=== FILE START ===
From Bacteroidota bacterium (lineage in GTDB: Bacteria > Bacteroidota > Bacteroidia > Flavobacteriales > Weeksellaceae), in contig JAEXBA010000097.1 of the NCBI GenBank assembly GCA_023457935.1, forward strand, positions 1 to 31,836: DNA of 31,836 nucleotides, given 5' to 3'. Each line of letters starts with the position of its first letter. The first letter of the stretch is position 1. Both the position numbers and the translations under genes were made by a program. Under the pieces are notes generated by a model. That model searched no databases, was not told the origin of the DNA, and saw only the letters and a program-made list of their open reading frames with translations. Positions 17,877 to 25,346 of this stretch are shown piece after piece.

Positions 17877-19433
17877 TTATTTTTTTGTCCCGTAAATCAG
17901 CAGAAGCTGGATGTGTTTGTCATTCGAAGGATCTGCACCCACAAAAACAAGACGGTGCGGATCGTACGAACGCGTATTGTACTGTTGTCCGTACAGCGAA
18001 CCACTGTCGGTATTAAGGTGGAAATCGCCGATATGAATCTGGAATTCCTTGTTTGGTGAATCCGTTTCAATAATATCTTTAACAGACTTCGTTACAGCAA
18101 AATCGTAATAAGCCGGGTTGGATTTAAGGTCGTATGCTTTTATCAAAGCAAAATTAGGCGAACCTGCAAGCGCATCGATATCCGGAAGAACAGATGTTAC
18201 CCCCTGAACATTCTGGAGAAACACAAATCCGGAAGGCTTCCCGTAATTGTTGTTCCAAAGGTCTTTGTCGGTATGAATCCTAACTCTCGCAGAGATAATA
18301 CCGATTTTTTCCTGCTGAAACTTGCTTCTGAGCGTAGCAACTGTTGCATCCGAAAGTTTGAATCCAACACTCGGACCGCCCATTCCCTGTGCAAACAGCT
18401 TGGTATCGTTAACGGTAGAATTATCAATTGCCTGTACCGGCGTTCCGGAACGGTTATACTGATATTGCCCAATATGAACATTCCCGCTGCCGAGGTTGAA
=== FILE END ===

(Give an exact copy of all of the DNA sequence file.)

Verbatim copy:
From Bacteroidota bacterium (lineage in GTDB: Bacteria > Bacteroidota > Bacteroidia > Flavobacteriales > Weeksellaceae), in contig JAEXBA010000097.1 of the NCBI GenBank assembly GCA_023457935.1, forward strand, positions 1 to 31,836: DNA of 31,836 nucleotides, given 5' to 3'. Each line of letters starts with the position of its first letter. The first letter of the stretch is position 1. Both the position numbers and the translations under genes were made by a program. Under the pieces are notes generated by a model. That model searched no databases, was not told the origin of the DNA, and saw only the letters and a program-made list of their open reading frames with translations. Positions 17,877 to 25,346 of this stretch are shown piece after piece.

Positions 17877-19433
17877 TTATTTTTTTGTCCCGTAAATCAG
17901 CAGAAGCTGGATGTGTTTGTCATTCGAAGGATCTGCACCCACAAAAACAAGACGGTGCGGATCGTACGAACGCGTATTGTACTGTTGTCCGTACAGCGAA
18001 CCACTGTCGGTATTAAGGTGGAAATCGCCGATATGAATCTGGAATTCCTTGTTTGGTGAATCCGTTTCAATAATATCTTTAACAGACTTCGTTACAGCAA
18101 AATCGTAATAAGCCGGGTTGGATTTAAGGTCGTATGCTTTTATCAAAGCAAAATTAGGCGAACCTGCAAGCGCATCGATATCCGGAAGAACAGATGTTAC
18201 CCCCTGAACATTCTGGAGAAACACAAATCCGGAAGGCTTCCCGTAATTGTTGTTCCAAAGGTCTTTGTCGGTATGAATCCTAACTCTCGCAGAGATAATA
18301 CCGATTTTTTCCTGCTGAAACTTGCTTCTGAGCGTAGCAACTGTTGCATCCGAAAGTTTGAATCCAACACTCGGACCGCCCATTCCCTGTGCAAACAGCT
18401 TGGTATCGTTAACGGTAGAATTATCAATTGCCTGTACCGGCGTTCCGGAACGGTTATACTGATATTGCCCAATATGAACATTCCCGCTGCCGAGGTTGAA